Kickin’ It with Carbs! : Nutritiongal Volume 7

Hello Everyone! Welcome to Volume 7 of Nutritiongal’s bimonthly newsletter.  Today we are going to talk carbs!

Ladies and gentlemen carbohydrates are your friends! Learn to love them. Learn to make them work for you so you can appreciate all the wonderful nutritious benefits carbs have to offer.  Kick the carb counting to the curb and stop the insanity!  I’m not saying we should turn into Pillsbury Dough boys/girls and down entire loaves of bread.  Nor am I saying to eat twigs and berries.  Maybe our nomadic ancestors did but there are so many more options available to us. I’m just sayin’…

What are carbohydrates anyway and what is all the the fuss about?  Carbohydrates are macro nutrients composed of carbon, hydrogen and oxygen.  Carbohydrates supply the body with glucose that fuels every cell in the body.

Carbohydrates are basically everything that is neither meat, dairy nor fat.  They are not just grains and fruit. Vegetables are also considered carbohydrates even though their carbohydrate content is generally lower than most other carb-laden foods.

When you don’t eat enough carbohydrates the body releases the stress hormone, cortisol, which can lead to other complications if this situation remains for a prolonged period of time.  The initial weight loss from eating too few carbs, which is mostly water, comes back the minute you eat a piece of bread.  At the same time consuming too many refined carbs, such as white bread and sugary substances causes the body to release too much insulin, creating high blood sugar, insulin resistance and type II diabetes in advanced cases – if this eating style is maintained for some time.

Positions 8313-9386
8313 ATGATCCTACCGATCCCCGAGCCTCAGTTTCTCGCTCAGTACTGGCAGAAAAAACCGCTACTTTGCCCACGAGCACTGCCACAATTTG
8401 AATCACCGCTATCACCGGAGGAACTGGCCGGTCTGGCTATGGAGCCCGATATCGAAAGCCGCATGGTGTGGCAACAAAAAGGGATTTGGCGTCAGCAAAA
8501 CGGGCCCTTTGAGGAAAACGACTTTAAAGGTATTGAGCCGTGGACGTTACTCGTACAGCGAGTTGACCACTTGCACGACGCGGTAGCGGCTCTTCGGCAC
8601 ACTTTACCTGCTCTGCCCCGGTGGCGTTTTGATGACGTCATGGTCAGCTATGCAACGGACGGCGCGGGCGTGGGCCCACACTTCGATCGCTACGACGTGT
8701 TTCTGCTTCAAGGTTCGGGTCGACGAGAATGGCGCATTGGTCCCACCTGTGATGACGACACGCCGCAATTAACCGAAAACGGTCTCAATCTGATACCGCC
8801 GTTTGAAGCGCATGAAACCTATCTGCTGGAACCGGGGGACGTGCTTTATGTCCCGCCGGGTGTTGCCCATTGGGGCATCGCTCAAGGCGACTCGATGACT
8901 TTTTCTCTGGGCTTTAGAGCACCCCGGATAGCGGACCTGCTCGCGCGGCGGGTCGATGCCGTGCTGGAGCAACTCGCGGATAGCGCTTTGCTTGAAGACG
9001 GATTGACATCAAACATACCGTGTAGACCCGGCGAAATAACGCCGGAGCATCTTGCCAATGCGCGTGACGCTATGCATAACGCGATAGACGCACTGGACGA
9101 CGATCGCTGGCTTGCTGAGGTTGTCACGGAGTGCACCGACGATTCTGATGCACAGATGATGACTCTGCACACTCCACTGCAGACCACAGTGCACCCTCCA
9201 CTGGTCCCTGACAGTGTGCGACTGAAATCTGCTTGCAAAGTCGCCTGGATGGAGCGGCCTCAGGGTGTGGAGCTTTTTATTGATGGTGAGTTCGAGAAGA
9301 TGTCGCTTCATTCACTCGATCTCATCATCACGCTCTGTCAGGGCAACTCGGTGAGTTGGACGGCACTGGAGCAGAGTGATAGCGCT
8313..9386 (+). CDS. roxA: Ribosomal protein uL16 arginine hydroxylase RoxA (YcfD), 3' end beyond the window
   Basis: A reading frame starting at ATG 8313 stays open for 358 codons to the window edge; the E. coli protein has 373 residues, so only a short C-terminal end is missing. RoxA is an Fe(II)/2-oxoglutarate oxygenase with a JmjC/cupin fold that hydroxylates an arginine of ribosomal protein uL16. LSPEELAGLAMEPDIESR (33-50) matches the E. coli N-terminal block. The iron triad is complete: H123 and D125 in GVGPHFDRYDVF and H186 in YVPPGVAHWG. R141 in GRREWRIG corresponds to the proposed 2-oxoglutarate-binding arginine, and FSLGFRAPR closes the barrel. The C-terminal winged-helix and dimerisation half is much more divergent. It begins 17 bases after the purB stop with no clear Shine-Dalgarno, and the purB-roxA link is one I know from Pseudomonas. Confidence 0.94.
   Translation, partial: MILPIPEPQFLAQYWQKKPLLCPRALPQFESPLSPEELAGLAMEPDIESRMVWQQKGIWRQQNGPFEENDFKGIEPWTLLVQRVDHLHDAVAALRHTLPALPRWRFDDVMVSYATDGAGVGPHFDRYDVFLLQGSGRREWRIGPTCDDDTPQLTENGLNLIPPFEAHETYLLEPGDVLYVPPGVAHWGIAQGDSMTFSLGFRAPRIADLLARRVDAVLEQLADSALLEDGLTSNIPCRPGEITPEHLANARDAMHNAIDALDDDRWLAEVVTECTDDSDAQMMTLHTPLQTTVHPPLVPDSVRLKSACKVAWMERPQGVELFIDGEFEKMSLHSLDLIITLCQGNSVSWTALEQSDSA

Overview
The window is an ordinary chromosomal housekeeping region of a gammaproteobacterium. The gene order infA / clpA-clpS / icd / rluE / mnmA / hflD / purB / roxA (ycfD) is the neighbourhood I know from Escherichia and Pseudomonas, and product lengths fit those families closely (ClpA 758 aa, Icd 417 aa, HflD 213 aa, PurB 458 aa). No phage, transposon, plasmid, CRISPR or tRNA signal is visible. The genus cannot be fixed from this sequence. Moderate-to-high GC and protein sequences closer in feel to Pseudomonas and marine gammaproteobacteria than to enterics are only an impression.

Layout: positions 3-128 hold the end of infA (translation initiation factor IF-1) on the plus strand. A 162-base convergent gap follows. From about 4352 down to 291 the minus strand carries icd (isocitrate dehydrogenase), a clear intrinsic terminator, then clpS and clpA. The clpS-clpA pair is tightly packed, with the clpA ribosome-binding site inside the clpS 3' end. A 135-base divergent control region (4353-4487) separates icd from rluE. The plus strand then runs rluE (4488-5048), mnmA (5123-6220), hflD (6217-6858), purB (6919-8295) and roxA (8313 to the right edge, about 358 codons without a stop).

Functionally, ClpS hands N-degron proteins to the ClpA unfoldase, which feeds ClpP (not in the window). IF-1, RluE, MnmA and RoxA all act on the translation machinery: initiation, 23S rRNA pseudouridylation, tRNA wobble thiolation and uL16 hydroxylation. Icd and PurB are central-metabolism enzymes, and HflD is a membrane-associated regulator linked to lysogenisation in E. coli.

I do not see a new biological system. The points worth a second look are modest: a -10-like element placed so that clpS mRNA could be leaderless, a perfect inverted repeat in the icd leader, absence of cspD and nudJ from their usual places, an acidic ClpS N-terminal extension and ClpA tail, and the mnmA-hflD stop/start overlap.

So how many cabs should we consume?  There is no right answer because it really depends on the individual (sex, metabolism, activity level and genes).  Rather than counting carbs what about eating carbs with a lower glycemic load.  The glycemic load measures how much your blood sugar raises when you consume a particular carbohydrate.  The glycemic index measures the amount of sugar in a particular food.  While glycemic index can be somewhat helpful it is the glycemic load which is more relevant. For example a carrot and orange juice have similar glycemic indexes but the glycemic load of a carrot is significantly lower than that of juice.  The fiber and natural sugars in the carrot slow down the release of sugar into the bloodstream, allowing the blood sugar to remain steady and not drop as drastically as if you visited Dillon’s candy shop.  I mean let’s get real here.  Who ever got diabetes from eating carrots?  I don’t see many rabbits on insulin!

Check out the glycemic loads of some popular foods below.

I could go on and on but perhaps this is all I will say about carbs for now.  Enjoy your whole grains, fruits and veggies and tell me what you think!

Ciao for now!


The Nutritiongal

Find your bliss. Find your balance


“I am currently enrolled at the Integrative Institute of Nutrition and will graduate as a certified health counselor in 2010. Fire the diet police and take back your health!”


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